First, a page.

Biobehavioral factors: Psychosocial Measures

Perceived Stress Scale

The Perceived Stress Scale (PSS) is a 10-item self-reported measure of global perceived stress that measures the degree to which a respondent appraises one's life as being stressful, particularly in terms of unpredictability, uncontrollability, and overload over the past month.40,41 The categories for a response range from never (0) to very often (4). The score range is 0 to 40, with a higher score indicating a higher level of perceived stress. Cronbach's [alpha] of 0.814 was obtained for the PSS, indicating adequate internal consistency for the sample. The mean for normative groups ranges from 12.8 for Caucasian, 14.0 for Hispanic, and 14.7 for African American US respondents.


State-Trait Anxiety Inventory Scale (STAI-Form Y)

The State-Trait Anxiety Inventory (STAI) is a self-report measure that comprises 20 items to assess current, "at this moment" (state; STAI-S) anxiety and 20 items to measure more general, usual (trait; STAI-T) level of anxiety.42 Items are rated from not at all (1) to very much so (4). Scores range from 20 to 80, with higher scores indicating higher levels of state and trait anxiety. For the present sample, Cronbach's [alpha] of 0.925 was obtained indicating adequate internal consistency.


Center for Epidemiologic Studies-Depression

The Center for Epidemiologic Studies-Depression (CES-D) is a 20-item self-report measure of depressive symptoms.43 The participants rated how they felt during the past week and categories range from rarely or none of the time (0) to most or all of them time (3). The score range is 0 to 60, with a score of 16 or more frequently used to indicate a positive screen for depression.43 Cronbach's [alpha] for the present sample was 0.835, indicating adequate internal consistency for the sample.


Oxford Happiness Questionnaire44

The Oxford Happiness Questionnaire (OHQ) is a 29-item questionnaire composed of 3 domains-life satisfaction as well as positive and negative affect-and is used for measuring happiness. The categories for a response range from strongly disagree (1) to strongly agree (6). The score range is 29 to 174, with a higher score indicating a higher level of happiness. The reliability of the scale was tested with 172 undergraduate students and Cronbach's [alpha] was 0.91. Cronbach's [alpha] for present sample was 0.801, indicating adequate internal consistency for the sample.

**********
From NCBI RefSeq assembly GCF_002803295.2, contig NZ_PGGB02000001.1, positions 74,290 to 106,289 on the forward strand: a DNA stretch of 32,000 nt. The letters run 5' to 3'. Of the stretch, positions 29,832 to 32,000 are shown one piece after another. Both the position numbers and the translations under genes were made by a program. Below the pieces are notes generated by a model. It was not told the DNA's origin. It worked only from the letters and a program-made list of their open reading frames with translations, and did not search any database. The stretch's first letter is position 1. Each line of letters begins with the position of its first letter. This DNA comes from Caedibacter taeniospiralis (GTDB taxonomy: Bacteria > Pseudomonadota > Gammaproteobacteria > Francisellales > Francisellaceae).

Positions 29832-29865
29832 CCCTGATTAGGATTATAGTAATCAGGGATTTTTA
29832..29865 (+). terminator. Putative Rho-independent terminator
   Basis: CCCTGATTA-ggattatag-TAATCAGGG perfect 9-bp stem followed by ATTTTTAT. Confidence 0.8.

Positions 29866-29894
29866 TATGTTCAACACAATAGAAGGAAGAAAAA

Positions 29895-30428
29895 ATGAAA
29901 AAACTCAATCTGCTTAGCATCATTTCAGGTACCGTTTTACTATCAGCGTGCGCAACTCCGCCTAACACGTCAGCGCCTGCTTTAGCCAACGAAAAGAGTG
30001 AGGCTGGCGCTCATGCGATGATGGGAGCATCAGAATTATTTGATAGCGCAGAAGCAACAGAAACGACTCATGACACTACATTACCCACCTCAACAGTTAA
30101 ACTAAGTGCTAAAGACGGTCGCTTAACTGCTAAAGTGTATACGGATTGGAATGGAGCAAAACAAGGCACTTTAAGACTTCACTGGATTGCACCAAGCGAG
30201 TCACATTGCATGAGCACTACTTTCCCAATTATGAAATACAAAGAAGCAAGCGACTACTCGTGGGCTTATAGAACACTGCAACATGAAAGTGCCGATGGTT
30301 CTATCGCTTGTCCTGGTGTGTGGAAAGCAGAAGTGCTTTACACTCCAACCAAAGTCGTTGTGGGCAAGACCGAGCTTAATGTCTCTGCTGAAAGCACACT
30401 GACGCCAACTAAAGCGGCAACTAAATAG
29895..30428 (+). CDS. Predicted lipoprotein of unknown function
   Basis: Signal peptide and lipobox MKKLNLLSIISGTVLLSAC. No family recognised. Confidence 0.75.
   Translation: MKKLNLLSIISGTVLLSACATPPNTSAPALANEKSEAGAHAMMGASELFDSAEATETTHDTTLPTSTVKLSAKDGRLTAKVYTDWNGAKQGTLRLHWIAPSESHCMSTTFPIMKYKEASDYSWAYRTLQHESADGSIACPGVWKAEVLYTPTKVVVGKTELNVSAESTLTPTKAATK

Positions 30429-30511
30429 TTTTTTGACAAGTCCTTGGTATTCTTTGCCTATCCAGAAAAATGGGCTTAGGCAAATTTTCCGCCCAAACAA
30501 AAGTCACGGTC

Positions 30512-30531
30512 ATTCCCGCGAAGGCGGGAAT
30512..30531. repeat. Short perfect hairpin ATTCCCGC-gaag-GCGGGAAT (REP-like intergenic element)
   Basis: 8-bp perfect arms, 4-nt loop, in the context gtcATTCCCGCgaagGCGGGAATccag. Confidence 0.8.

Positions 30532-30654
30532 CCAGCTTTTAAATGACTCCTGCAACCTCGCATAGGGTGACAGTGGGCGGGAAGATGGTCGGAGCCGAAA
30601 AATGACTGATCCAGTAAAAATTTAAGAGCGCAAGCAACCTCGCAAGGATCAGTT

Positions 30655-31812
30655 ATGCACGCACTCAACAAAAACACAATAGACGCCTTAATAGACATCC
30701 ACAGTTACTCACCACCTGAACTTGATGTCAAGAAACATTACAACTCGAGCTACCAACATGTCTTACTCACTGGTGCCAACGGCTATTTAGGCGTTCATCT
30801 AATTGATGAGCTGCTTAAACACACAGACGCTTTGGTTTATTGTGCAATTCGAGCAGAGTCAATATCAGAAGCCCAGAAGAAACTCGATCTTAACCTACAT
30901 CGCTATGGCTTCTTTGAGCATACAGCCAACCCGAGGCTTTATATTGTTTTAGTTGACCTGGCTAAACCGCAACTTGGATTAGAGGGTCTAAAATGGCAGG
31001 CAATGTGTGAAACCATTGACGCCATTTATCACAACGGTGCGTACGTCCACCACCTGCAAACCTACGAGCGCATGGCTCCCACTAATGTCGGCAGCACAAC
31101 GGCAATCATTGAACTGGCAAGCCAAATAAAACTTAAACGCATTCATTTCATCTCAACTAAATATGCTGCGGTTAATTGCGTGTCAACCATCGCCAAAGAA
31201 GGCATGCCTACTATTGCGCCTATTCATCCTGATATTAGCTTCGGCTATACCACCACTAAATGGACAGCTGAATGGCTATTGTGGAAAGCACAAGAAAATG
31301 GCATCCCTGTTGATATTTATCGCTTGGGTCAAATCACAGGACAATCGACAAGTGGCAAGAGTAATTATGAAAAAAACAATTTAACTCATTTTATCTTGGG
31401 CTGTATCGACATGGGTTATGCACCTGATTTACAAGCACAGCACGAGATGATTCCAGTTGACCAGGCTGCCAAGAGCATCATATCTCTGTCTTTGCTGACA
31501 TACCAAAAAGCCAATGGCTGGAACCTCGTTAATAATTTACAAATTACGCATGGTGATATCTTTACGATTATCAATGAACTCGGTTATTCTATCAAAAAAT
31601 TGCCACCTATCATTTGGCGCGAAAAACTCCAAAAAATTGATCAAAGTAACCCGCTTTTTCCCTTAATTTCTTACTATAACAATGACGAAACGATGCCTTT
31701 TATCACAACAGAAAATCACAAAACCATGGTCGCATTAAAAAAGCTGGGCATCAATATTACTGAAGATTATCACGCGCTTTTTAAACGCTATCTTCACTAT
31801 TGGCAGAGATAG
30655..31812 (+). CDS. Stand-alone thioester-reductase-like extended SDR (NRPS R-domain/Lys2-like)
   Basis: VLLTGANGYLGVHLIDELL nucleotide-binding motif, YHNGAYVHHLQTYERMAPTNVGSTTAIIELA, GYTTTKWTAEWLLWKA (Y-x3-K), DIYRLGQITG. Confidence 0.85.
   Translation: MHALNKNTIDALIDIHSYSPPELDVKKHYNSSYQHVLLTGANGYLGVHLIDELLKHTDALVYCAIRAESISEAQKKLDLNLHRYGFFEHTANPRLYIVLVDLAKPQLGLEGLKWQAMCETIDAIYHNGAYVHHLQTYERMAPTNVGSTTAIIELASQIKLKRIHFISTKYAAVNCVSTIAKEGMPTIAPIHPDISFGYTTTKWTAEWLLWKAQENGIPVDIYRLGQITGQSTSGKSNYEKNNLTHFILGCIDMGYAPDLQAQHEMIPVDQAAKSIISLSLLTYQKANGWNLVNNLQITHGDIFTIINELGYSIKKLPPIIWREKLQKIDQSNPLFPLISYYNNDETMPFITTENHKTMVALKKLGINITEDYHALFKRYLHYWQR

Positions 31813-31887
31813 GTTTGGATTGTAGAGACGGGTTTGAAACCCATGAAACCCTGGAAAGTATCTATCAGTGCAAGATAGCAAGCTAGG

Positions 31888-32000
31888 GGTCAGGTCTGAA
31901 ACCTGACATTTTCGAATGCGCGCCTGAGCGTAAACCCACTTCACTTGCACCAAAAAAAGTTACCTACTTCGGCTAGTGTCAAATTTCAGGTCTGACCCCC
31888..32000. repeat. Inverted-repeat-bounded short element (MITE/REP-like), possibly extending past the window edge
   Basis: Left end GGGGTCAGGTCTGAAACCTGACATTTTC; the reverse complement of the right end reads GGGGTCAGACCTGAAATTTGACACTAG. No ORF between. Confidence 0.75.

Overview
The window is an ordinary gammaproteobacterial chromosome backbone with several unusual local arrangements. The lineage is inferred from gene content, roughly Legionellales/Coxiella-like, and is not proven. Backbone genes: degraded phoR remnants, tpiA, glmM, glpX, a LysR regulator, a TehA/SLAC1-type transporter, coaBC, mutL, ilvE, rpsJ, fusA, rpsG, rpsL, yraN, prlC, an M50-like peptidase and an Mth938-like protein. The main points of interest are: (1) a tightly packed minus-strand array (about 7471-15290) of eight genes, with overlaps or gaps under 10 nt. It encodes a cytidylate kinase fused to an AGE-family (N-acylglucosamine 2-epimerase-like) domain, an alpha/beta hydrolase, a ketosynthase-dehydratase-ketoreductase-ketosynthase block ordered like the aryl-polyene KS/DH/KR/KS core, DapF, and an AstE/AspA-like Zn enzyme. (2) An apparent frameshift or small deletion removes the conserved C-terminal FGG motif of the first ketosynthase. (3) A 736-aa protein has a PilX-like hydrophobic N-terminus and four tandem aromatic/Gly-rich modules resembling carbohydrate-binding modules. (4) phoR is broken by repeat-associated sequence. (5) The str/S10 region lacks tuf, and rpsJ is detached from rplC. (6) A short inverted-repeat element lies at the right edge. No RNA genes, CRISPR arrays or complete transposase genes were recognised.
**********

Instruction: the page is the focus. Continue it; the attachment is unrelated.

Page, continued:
Biobehavioral factors: Biologic measures

Pro-inflammatory cytokines

The circulating pro-inflammatory cytokines included were IL-1[beta], TNF-[alpha], IL-6, IL-8, and IL-12, IL-17, and IFN-[gamma]. Two milliliters of maternal blood was collected by venipuncture into heparinized vacutainer tubes. Plasma samples were cryopreserved and batched processed to reduce interassay variability at the research laboratory. The plasma samples were analyzed for levels of cytokines using the 17-plex kit with the BioPlex Pro (Bio-Rad; Hercules, California).



Participants completed the study measures and a blood sample was obtained in a private room in the prenatal clinic setting. Each participant received $25 as compensation for time and effort. Participants who scored above the cut-off on the CES-D (>=16) were asked the 2 probe questions recommended by the United States Preventive Health Care and screened for suicidal thoughts.45 As appropriate, participants were encouraged to discuss feelings with the prenatal care providers and were given a list of counselors and mental health support services in the local community. Referrals to healthcare providers were provided as indicated.


Data analysis

Data were analyzed using SPSS software version 26 and JMP software version 15.1. All variables' distributional properties were examined graphically. The internal consistency reliability of the measures was examined using Cronbach's [alpha]. The cytokine data were skewed positively (nonnormal) so a log transformation was used on these biologic measures. Descriptive statistics were used to summarize the sociodemographic characteristics and to calculate the means and standard deviations for the PSS, STAI-S, STAI-T, CES-D, and the OHQ. Pearson's product moment correlation coefficient was used to estimate the strength of the associations between the variables of interest. The level of significance was set at P <= .05. Due to the pilot nature of this study, no adjustment for multiplicity was used.



The study participants' sociodemographic information is presented in Table 1.

Table 1 - Click to enlarge in new windowTable 1. Demographic variables of participants (

Participants' mean age was 24.26 years, with 12.37 years of education. The majority were not married, 39% were employed full-/part-time, and 60% unemployed, with 68% reporting an income of less than $15 000. The average gestational age at entry into the study was 15.43 weeks and the average number of pregnancies for the sample was 2.63.


The means, standard deviations, and ranges of scores of the psychosocial measures are displayed in Table 2.

Table 2 - Click to enlarge in new windowTable 2. Study variable means

Scores on the PSS ranged from 1 to 33, with a mean score of 19.39 (SD = 6.97). Scores on the STAI-S ranged from 20 to 71, with a mean score of 39.10 (SD = 13.25), and the STAI-T scores ranged from 22 to 72, with a mean score of 42.12 (SD = 11.87). Scores on the CES-D ranged from 2 to 47, with a mean score of 19.42 (SD = 10.80). There were no positive screens for suicidal ideation. Scores on the OHQ ranged from 60 to 170, with a mean score of 121.05 (SD = 23.22).